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I can't remember where I read this story or even whether I really did. It seems ridiculous now, but the gist of the story (as far as I recall) involved a man who was about to die. He decided to upload his consciousness to some kind of simulator specifically made for the purpose of providing a faux-afterlife. The simulation company/agency customarily let its clients choose the nature of their simulations.

The man decided to occupy a simulation where he would get to teach dinosaurs about Christianity and try to 'save' their souls. I think that the simulation was set to occur right in the days before the asteroid hit the Earth, but that the man got to survive it with his bible or whatever, and he started proselytizing to the early mammals that rose after the extinction event.

The person running the agency might have also mentioned that the idea was ridiculous but that he was paying so he could do as he pleased.

It wasn't a very long story. I read it around the late 1990's, but it was in a collection of older pulp sci-fi from decades earlier.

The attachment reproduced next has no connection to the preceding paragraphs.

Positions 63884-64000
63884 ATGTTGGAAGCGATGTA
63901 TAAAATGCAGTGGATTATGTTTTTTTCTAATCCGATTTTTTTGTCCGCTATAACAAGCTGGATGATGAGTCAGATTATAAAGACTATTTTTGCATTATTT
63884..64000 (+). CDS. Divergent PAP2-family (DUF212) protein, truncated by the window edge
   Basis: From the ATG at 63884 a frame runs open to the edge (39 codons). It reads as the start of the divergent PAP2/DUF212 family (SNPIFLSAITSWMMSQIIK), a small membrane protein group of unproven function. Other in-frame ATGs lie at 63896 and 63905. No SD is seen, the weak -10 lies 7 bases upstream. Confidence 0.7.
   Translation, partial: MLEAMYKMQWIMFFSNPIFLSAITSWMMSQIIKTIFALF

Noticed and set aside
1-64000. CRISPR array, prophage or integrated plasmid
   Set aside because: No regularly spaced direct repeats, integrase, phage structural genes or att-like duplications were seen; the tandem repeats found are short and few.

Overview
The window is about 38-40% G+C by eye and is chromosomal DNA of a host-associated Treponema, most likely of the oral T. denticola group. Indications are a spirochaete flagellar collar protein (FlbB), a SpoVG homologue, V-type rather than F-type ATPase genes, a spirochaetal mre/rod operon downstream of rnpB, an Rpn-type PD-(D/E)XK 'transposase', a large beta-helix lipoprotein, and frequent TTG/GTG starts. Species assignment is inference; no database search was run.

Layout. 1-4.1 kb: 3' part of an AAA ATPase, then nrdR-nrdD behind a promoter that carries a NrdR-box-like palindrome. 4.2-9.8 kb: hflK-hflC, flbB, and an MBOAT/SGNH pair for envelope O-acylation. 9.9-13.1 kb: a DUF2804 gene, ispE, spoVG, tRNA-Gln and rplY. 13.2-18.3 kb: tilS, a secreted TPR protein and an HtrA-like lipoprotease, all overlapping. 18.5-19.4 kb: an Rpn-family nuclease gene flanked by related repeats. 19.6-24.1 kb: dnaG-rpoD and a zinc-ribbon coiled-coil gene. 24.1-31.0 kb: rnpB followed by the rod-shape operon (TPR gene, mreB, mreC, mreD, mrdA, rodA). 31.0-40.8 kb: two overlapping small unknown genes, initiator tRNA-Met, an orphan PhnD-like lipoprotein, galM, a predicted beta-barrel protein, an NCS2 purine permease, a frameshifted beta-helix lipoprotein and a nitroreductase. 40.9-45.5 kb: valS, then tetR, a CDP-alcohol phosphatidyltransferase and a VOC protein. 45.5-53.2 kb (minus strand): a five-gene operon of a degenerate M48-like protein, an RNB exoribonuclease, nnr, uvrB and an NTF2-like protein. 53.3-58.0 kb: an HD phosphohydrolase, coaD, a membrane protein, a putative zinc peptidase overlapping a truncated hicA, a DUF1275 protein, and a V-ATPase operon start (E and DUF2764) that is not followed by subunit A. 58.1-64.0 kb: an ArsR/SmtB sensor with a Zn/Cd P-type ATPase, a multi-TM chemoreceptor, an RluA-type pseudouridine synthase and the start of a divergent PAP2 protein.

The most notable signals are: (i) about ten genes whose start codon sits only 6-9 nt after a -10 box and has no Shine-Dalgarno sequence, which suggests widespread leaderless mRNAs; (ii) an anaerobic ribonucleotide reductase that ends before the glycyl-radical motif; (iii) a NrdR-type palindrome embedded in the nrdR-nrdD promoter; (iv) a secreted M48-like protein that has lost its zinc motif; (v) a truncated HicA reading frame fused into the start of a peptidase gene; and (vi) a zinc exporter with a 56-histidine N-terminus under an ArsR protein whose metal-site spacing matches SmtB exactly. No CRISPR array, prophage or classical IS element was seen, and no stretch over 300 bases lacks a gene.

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  • 2
    The first comment in this seems to be about the same story and adds a bit more detail.
    – Kitkat
    May 27 '20 at 16:38
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The Land That God Forgot by Nicholas A. DiChario and Jack Nimersheim might be possibility.

Dinosaurs by the Decades: A Chronology of the Dinosaur in Science and Popular Culture's summary is:

...how God tells Pope John Paul IV in 2212 to download his consciousness into a computer. The pope then tries to convert dinosaurs to Catholicism before an asteroid impact. In the impact's aftermath, small animals gather and listen attentively when the pope discusses religion and philosophy with (and reads the Bible to) a T. rex named "Rexanne."

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  • Thanks, this was it...I don't know how I could forget about a character named "Rexanne". Aug 31 '20 at 17:17

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